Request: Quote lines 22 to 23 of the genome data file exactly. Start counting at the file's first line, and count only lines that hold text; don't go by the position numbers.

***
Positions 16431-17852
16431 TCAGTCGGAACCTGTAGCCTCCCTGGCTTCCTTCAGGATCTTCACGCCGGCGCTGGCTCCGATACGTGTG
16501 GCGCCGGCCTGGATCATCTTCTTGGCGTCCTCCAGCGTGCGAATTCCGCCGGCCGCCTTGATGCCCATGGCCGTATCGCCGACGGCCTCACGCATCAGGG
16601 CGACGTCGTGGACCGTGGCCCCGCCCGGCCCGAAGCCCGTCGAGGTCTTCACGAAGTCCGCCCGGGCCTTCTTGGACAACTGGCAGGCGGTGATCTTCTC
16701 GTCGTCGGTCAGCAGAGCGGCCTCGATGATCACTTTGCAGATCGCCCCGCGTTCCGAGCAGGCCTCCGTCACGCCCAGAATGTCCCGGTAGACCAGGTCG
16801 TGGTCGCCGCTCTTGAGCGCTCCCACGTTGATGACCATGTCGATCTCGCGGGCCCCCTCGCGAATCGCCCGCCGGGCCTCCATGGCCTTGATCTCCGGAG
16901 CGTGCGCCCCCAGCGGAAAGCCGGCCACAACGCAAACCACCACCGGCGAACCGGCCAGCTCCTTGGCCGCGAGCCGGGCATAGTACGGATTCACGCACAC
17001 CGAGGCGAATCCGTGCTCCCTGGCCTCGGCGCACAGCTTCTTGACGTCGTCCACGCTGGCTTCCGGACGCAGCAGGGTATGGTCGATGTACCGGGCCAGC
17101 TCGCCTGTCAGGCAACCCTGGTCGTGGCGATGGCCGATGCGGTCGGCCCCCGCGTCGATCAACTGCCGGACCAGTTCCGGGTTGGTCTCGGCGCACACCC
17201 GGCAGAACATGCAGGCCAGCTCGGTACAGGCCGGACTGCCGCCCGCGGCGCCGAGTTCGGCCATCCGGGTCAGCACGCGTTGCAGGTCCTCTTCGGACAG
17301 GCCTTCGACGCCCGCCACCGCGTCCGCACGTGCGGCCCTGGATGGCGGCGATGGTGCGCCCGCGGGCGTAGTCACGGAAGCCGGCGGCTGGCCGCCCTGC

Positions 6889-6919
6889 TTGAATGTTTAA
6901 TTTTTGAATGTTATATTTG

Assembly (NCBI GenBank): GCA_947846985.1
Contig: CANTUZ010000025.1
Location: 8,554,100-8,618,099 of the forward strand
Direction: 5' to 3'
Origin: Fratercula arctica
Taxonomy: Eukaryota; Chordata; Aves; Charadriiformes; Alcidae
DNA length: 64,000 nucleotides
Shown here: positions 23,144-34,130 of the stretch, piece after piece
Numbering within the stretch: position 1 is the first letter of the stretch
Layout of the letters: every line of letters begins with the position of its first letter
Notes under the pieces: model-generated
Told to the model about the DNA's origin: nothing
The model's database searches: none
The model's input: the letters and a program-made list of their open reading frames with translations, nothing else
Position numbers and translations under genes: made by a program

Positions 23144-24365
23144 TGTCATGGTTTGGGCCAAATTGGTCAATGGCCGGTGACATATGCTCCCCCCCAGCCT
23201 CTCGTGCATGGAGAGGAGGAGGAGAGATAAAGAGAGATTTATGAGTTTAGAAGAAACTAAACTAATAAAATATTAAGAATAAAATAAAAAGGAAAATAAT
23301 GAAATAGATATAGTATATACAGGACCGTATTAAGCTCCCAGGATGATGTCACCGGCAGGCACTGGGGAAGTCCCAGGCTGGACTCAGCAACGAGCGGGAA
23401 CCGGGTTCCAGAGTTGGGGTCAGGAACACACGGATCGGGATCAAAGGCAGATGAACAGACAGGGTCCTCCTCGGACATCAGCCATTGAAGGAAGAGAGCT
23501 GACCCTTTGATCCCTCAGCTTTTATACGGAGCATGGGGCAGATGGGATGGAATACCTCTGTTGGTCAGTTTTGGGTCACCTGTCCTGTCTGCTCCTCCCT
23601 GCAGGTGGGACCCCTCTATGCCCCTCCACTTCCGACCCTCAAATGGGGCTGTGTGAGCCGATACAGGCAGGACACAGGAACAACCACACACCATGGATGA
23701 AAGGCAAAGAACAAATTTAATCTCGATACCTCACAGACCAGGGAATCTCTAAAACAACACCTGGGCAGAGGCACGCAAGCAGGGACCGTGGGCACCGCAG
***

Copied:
Shown here: positions 23,144-34,130 of the stretch, piece after piece
Numbering within the stretch: position 1 is the first letter of the stretch